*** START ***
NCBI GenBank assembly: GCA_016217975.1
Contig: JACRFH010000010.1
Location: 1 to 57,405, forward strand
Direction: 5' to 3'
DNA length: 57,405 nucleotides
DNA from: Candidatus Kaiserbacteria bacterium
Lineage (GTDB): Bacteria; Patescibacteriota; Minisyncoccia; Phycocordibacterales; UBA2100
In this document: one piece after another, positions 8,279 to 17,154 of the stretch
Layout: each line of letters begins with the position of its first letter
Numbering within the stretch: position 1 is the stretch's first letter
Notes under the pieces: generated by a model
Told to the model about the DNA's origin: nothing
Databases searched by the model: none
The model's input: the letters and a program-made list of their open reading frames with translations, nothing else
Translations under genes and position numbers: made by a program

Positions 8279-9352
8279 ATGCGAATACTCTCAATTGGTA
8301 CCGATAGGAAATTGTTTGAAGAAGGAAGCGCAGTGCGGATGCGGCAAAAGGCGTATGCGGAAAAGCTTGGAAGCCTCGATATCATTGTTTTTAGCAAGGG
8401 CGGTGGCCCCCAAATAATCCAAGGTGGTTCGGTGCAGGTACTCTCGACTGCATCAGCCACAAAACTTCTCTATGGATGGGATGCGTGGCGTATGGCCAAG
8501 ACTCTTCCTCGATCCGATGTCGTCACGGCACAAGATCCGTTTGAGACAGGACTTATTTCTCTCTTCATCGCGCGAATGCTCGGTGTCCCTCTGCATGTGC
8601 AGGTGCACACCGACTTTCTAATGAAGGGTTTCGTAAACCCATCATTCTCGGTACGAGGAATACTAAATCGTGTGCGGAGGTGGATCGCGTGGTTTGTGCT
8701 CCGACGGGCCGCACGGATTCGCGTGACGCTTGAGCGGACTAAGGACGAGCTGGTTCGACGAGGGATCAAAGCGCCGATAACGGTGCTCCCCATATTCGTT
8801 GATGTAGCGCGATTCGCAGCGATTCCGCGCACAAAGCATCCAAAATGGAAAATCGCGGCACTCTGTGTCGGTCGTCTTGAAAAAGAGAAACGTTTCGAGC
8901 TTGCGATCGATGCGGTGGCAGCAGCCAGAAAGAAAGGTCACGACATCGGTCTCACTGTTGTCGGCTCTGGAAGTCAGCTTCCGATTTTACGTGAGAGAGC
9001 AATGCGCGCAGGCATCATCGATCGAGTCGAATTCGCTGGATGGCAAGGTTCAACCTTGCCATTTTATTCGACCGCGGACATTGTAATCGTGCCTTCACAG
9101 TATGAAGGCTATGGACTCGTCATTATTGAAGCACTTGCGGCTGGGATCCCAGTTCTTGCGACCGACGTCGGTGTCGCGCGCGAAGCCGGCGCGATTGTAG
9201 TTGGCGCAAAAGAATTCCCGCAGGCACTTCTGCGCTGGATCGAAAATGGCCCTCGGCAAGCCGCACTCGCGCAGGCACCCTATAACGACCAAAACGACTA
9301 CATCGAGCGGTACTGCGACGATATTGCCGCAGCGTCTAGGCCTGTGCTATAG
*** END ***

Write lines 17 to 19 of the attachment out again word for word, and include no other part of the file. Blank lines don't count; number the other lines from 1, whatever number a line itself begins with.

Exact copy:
8279 ATGCGAATACTCTCAATTGGTA
8301 CCGATAGGAAATTGTTTGAAGAAGGAAGCGCAGTGCGGATGCGGCAAAAGGCGTATGCGGAAAAGCTTGGAAGCCTCGATATCATTGTTTTTAGCAAGGG
8401 CGGTGGCCCCCAAATAATCCAAGGTGGTTCGGTGCAGGTACTCTCGACTGCATCAGCCACAAAACTTCTCTATGGATGGGATGCGTGGCGTATGGCCAAG